Economy regains pre-pandemic size The UK economy grew strongly in November to move beyond its pre-COVID level with increasing momentum recorded across all industry sectors prior to the arrival of the Omicron variant. Data released by the Office for National Statistics (ONS) revealed that the economy grew by 0.9% in November. This was much stronger than the consensus forecast predicted in a Reuters poll of economists and saw the UK economy finally recover all of the ground lost during the pandemic, with November’s output figure 0.7% above its February 2020 level. Commenting on the figures, ONS Chief Economist Grant Fitzner said, “The economy grew strongly in the month before Omicron struck, with architects, retailers, couriers and accountants having a bumper month. Construction also recovered from several weak months as many raw materials became easier to get hold of.” Economic activity over the last two months, however, has clearly been hit by the spread of the Omicron variant. Data from IHS Markit/CIPS Purchasing Managers’ Index (PMI) reported a sharp slowdown in UK private sector growth in December and activity slipped further in January as Omicron again hit consumer-facing companies. Disruption due to the rise in virus cases also contributed to the International Monetary Fund (IMF) cutting its 2022 global growth forecast. In its latest economic musings released on 25 January, the international soothsayer noted that the world economy was in a ‘weaker position’ than previously expected and downgraded its prediction for global growth by half a percentage point to 4.4%. The updated IMF forecast also suggests the UK economy is set to grow more slowly than previously anticipated, with this year’s growth estimate cut to 4.7%. While this does represent a notable reduction from last October’s 5.0% forecast, it still leaves the UK as the fastest growing economy among the G7 industrialised nations. Inflation at 30-year high Official statistics released last month showed the UK headline rate of inflation now stands at its highest level since March 1992, with survey data pointing to further cost pressures in the pipeline. The latest ONS figures show that the Consumer Prices Index (CPI) 12-month rate – which compares prices in the current month with the same period a year earlier – rose to 5.4% in December. This was 0.2% ahead of market expectations and a sizeable jump compared to the previous month’s rate of 5.1%. Rising prices across the food, hospitality, household goods and clothing sectors were all key drivers of the increase, while fuel prices also remained at recent high levels. With gas and electricity bills set for a further sharp hike in April, some economists are now predicting that the CPI rate is likely to hit 7% by the spring. Two recently released surveys also point to further inflationary pressures as firms continue to grapple with rapidly rising cost burdens. January’s IHS Markit/CIPS PMI report stated that cost pressures remain ‘elevated at near-record levels,’ while the Confederation of British Industry’s Industrial Trends Survey for the quarter to January showed ‘intense and escalating cost and price pressures’ with manufacturers reporting average costs growing at the quickest rate since 1980. January’s data has intensified pressure on Bank of England (BoE) policymakers to raise interest rates again in a bid to dampen consumer demand and bring inflation back down towards the Bank’s 2% target. In December, the BoE became the first major central bank to raise rates since the onset of the pandemic when it announced a 15-basis-point increase taking Bank Rate to 0.25%. A recent Reuters poll found most economists expect a second hike to be sanctioned when the next meeting of the Bank’s Monetary Policy Committee concludes on 3 February. Markets (Data compiled by TOMD) At the end of January, major global markets largely closed in negative territory as investors monitored developments between the Ukraine and Russia, and concerns over rising interest rates weighed on sentiment.  In the UK, the FTSE 100 recorded its second consecutive monthly increase to end January up 1.08%, while the FTSE 250 and AIM both lost ground to close the month on 21,926.62 and 1,094.97 respectively. Meanwhile, in Japan the Nikkei 225 ended the month on 27,001.98, down over 6%, and the Euro Stoxx 50 closed January down 2.88% on 4,174.60. The prospect of higher US interest rates impacted markets towards month end, as the Fed signalled that the cycle of rate hikes will commence in March. With US inflation running at its highest level in almost 40 years, and following a volatile month of trading, the Dow Jones closed January down 3.32%, while the NASDAQ closed down almost 9%, its worst January since 2008. On the foreign exchanges, sterling closed the month at $1.34 against the US dollar. The euro closed at €1.19 against sterling and at $1.12 against the US dollar. The oil price continued its recent rise ahead of a key OPEC (Organization of the Petroleum Exporting Countries) meeting in early February. Supported by supply shortages and political tension in the Middle East and Eastern Europe, Brent Crude closed the month trading at around $88 a barrel, a gain of over 13%. Gold is trading at around $1,795 a troy ounce, a loss of around 0.59% on the month.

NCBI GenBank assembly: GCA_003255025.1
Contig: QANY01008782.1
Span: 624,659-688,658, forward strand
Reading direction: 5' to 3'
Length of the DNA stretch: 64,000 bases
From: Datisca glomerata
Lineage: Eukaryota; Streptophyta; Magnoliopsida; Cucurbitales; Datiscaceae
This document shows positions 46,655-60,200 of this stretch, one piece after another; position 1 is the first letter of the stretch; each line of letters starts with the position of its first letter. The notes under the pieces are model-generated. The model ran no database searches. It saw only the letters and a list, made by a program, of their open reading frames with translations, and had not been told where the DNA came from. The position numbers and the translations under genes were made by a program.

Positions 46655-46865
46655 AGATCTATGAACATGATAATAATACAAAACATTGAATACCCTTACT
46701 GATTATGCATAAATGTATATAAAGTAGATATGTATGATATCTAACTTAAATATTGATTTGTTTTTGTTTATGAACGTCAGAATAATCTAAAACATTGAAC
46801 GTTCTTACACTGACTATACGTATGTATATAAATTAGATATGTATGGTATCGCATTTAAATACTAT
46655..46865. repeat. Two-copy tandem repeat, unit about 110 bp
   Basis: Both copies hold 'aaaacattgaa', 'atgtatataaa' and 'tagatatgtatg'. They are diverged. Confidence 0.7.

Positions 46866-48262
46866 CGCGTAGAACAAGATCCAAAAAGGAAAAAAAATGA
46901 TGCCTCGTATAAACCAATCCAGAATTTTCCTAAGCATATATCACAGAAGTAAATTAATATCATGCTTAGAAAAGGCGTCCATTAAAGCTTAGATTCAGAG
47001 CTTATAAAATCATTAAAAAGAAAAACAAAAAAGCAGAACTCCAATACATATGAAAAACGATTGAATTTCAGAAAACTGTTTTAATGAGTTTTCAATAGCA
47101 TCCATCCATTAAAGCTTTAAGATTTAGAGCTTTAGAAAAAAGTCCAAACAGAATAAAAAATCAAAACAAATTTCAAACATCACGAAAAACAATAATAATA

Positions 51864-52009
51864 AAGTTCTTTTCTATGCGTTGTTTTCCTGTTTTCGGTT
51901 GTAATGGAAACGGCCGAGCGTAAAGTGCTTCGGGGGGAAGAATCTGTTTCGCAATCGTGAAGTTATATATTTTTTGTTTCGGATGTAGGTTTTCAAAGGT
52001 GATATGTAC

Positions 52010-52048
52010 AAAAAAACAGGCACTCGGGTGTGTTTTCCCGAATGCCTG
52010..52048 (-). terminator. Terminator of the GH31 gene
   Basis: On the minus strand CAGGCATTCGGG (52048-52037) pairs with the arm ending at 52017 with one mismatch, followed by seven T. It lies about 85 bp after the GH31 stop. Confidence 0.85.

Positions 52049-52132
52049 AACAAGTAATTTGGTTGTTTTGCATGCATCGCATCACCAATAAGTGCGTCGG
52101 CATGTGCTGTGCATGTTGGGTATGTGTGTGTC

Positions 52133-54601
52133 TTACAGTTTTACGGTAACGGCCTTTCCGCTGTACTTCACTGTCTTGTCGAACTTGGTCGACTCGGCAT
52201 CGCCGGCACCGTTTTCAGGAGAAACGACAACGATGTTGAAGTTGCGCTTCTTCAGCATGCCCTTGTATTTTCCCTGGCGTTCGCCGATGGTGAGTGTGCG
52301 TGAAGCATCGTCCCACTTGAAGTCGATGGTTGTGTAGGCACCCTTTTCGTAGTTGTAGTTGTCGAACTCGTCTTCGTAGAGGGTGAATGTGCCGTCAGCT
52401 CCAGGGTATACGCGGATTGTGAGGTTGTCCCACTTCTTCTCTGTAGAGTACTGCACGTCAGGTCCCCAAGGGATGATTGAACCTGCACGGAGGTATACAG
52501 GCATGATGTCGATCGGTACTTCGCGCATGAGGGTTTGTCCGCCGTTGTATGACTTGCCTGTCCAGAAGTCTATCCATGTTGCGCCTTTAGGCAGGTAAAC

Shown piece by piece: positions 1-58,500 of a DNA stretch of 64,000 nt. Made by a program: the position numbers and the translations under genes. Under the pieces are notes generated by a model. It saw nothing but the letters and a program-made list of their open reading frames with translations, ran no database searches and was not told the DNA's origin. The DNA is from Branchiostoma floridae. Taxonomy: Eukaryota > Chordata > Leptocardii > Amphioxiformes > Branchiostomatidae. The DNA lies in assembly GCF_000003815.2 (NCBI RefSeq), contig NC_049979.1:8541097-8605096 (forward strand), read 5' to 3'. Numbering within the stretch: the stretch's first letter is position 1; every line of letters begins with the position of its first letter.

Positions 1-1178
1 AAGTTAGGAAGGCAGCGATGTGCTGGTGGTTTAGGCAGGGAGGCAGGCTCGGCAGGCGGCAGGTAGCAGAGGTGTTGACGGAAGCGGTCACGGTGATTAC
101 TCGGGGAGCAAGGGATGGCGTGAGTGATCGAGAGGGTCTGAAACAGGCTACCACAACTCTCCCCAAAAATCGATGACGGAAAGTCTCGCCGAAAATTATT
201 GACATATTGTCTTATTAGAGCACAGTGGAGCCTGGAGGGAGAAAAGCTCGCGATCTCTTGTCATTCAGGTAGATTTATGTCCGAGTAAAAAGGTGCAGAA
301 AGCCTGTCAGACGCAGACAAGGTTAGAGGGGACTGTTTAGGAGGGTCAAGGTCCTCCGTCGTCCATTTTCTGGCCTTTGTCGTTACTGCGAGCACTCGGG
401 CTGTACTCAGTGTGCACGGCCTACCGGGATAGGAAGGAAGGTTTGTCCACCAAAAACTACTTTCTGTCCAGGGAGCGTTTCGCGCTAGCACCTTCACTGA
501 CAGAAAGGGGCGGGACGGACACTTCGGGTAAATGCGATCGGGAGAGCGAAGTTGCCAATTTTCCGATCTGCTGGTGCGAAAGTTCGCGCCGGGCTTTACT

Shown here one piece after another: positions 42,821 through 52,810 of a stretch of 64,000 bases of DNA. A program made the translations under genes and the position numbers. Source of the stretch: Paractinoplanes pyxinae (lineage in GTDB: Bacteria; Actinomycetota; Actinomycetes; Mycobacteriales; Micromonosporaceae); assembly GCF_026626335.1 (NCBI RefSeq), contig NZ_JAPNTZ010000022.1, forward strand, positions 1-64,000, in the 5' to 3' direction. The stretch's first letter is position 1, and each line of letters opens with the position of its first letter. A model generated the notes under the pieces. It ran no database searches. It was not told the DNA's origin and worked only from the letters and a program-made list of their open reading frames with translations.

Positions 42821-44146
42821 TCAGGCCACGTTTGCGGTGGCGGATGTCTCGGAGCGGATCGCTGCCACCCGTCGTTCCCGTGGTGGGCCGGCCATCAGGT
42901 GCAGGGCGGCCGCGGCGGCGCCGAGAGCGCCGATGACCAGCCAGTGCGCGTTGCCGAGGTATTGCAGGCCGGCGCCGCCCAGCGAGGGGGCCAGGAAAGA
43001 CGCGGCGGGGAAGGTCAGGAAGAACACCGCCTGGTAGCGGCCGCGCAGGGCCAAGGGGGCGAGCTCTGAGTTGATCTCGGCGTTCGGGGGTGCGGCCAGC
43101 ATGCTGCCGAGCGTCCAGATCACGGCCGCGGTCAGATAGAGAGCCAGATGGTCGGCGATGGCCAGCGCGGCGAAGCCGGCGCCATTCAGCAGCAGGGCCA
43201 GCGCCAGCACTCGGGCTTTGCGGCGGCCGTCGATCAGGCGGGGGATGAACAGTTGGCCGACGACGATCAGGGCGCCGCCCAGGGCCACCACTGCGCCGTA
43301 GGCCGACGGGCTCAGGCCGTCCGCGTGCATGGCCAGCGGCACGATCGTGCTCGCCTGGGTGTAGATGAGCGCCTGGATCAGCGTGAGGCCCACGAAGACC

Wages squeezed by rising inflation Although last month’s batch of labour market statistics revealed record job creation, the data also showed pay growth is failing to keep up with the rising cost of living. According to the latest figures released by ONS, the number of payrolled employees continues to grow strongly, with companies adding another 184,000 staff to their payrolls in December. The data also showed that unemployment remains on a downward trend, with the headline rate falling to 4.1% in the three months to November, the lowest figure since June 2020. However, despite this positive news, the data also revealed that pay is now being squeezed by the rapid rise in inflation. While the latest figures did report relatively strong levels of pay growth, wages were found to be rising less quickly than prices over the same period. As a result, real average weekly earnings fell by 1% in November, the first decline in inflation-adjusted pay since July 2020. Responding to the data, the Resolution Foundation think tank said, ‘Real wages officially began to fall in November, and the current period of shrinking pay packets is likely to get worse before it starts to ease in the second half of 2022.’ Retail sales fall sharply The latest retail sales statistics revealed a large decline in sales volumes during December due to this year’s earlier Christmas shopping patterns and rising COVID cases deterring High Street visits. ONS data showed that total retail sales volumes fell by 3.7% in December, significantly weaker than analysts’ expectations. This decline did, however, follow a particularly strong set of figures in November as reports of potential shortages in the run-up to Christmas encouraged consumers to do much of their festive shopping earlier than usual. Commenting on the data, ONS Statistician Heather Bovill said, “After strong pre-Christmas trading in November, retail sales fell across the board in December, with feedback from retailers suggesting Omicron impacted on footfall. However, despite the fall in December, retail sales are still stronger than before the pandemic.” Evidence from the latest CBI Distributive Trades Survey suggests sales remained below seasonal norms in January – almost a third of retailers described sales as poor for the time of year compared with under a tenth who said they were strong, the worst reading on this measure since March 2021. The CBI said it was not surprised sales were viewed as disappointing given the spread of Omicron, tighter restrictions and increased consumer caution. It is important to take professional advice before making any decision relating to your personal finances. Information within this document is based on our current understanding and can be subject to change without notice and the accuracy and completeness of the information cannot be guaranteed. It does not provide individual tailored investment advice and is for guidance only. Some rules may vary in different parts of the UK. We cannot assume legal liability for any errors or omissions it might contain. Levels and bases of, and reliefs from, taxation are those currently applying or proposed and are subject to change; their value depends on the individual circumstances of the investor. No part of this document may be reproduced in any manner without prior permission.